Sealing flow f (cc/m),

Command constant c (V/(cc/sec))

Servo delay time t1 (ms)

Gun ON delay time t2 (ms)

For example, the sealing conditions are preset as shown in Table 1:

              TABLE 1______________________________________Flow rate f Command constant c                       t1(*)   t2(**)______________________________________N000  20.0 cc/m 0.30 v/(cc/s)   32 ms 32 msN001  30.0 cc/m 0.30 v/(cc/s)   32 ms  0 msN002  15.0 cc/m 0.30 v/(cc/s)   32 ms  0 msN003  20.0 cc/m 0.30 v/(cc/s)   32 ms 32 msN004  20.0 cc/m 0.30 v/(cc/s)   32 ms 32 ms______________________________________ (*)Servo delay time (**)Gun ON delay time

The sealing flow "f" represents the flow of the sealant discharged from the sealing gun 32, and the constant "c" represents a conversion constant for determining a command voltage V to be supplied to the sealant application unit 30 based on the sealing flow "f" and a commanded speed F (the moving speed of the sealing gun) of the robot. The servo delay time t1 refers to the time lag from the moment the robot control unit 10 has issued an operation command to the moment the robot actually operates, and it needs to be adjusted to the moving speed because it slightly changes depending on the moving speed. The gun ON delay time t2 represents the time difference between the point at which the sealing start command SS is issued and the point for start of the actual sealing work. When it is desired that sealing be started at a positioned point, the gun ON delay time t2 is set to "0." If positioning is to be ignored, then the setting is determined based on the moving speed of the robot (sealing gun) and a positioning ignoring rate X (%). More specifically, the start of sealing is delayed by the aforesaid gun ON delay time t2 from the completion of the pulse distribution for a block in which the sealing start command is set. The gun ON delay time t2 is determined by the following formula (1): ##EQU1## where Fm is the speed for reaching a state where positioning is ignored, and FmH is the speed after reaching the state where positioning is ignored.

Concerning this gun ON delay time t2, as shown in FIG. 2, the value of the position ignoring rate X is determined so that the gun ON delay time t2 provides a point at which the speed obtained by deceleration in accordance with the moving command in the block where the sealing start command SS is set coincides with the speed obtained by acceleration in accordance with the moving command set in the next block, after the pulse distribution for the former block is completed. If there is no change in the moving speed, then the positioning ignoring rate X is set to 100%. As a result, the midpoint between the acceleration and deceleration sections becomes the starting point of sealing as shown in FIG. 2.

The command voltage V to be applied to the sealant application unit 30 is determined by performing calculation according to the formula 2 below:

V=(F/1000)fc                                 (2)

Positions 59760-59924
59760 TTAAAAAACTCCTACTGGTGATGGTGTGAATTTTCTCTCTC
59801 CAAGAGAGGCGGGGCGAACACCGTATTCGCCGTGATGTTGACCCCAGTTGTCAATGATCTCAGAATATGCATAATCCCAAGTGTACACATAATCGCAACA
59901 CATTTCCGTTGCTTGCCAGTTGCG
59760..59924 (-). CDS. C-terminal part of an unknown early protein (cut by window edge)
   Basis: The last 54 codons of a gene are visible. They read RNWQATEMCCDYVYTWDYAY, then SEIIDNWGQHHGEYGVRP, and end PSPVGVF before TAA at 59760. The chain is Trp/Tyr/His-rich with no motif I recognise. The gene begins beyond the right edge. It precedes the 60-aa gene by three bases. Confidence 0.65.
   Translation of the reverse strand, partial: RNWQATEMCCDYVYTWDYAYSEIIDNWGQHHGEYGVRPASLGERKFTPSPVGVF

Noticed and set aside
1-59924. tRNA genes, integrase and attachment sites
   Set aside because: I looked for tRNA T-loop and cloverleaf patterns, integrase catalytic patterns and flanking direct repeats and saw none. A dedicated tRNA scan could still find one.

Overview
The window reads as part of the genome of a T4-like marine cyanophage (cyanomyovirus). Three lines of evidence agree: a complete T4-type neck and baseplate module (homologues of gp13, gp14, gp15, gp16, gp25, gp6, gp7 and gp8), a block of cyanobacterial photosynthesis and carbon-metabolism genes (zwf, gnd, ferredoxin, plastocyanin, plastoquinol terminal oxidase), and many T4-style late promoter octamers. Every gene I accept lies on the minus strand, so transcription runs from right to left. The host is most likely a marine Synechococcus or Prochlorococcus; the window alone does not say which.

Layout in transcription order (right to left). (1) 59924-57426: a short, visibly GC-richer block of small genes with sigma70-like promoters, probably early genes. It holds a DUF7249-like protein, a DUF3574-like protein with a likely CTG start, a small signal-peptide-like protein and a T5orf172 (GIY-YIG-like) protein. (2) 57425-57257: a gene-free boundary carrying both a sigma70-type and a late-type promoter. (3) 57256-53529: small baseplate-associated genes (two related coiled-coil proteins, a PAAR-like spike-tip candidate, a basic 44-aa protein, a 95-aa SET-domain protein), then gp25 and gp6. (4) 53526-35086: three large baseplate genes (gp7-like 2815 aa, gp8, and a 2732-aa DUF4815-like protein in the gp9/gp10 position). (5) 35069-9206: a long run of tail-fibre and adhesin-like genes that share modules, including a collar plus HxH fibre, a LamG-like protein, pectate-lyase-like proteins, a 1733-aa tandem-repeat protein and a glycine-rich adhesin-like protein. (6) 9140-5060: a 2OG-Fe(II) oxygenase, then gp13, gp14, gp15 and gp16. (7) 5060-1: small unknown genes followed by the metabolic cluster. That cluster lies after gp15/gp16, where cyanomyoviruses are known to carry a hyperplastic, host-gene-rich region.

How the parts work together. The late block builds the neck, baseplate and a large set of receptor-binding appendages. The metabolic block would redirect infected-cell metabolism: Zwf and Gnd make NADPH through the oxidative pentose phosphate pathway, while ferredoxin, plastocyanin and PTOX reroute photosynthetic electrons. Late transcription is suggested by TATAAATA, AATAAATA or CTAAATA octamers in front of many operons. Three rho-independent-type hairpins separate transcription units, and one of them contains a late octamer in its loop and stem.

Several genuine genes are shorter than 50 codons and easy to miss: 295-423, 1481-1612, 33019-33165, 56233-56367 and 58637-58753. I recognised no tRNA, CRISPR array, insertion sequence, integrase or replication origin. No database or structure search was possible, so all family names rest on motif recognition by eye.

Further, t2' of the sealing end command SE, t2' is the gun delay time according to which the sealing end command SE delays the turning OFF of the sealing gun by the set time t2' after the pulse distribution for the block in which the sealing end command SE is set is completed. The gun OFF delay time t2' is also set to "0" when turning the gun OFF at a positioned point, while it is determined in the same manner as the aforementioned gun ON delay time t2, when positioning is to be ignored.

Thus, when teaching operations to a robot, the sealing start command SS, b, and the sealing end command SE, t2' are programmed in this teaching program, and the sealing condition that corresponds to "b" of the abovementioned sealing start command SS, b, is also preset. Upon start of the robot operation, the robot starts its operation in accordance with the program that has been taught, and controls the amount of a sealant discharged according to the moving speed of the robot (the moving speed of the sealing gun) to obtain a uniform bead section.

FIG. 3 through FIG. 6 are explanatory drawings which illustrate the relationship between the command MC given to the robot, the robot action TSA, and the sealant flow SC. FIG. 3 shows the operations in a case where the sealing start position Pss and the sealing end position Pse are positioned points. In this case, the gun ON delay time t2 and this gun OFF delay time t2' are both set for "0."

The command MC given to the robot is subject to acceleration/deceleration to gradually reach the commanded speed. On the other hand, the robot action TSA follows the above-mentioned command, delaying by the servo delay time t1. The sealant flow SC is also controlled in synchronization with the robot action TSA. Consequently, the sealant flow SC is determined in proportion to the moving speed of the robot (sealing gun). Upon completion of sealing, the robot action TSA and the sealant flow SC are synchronized so that both stop at the same time, delaying from the command MC by the servo delay time t1, in the same pattern.

FIG. 4 shows an example wherein sealing is begun at the sealing start position Pss, which is delayed from the sealing start command SS by the gun ON delay time t2 with positioning being ignored, and the sealing is terminated at a positioned point Pse (t2=a set value, t2'=0); the robot action TSA delays from the command MC by the servo delay time t1; the sealing start time delays from the sealing start command by t1+t2; and the sealing is terminated simultaneously with the stop of the robot action.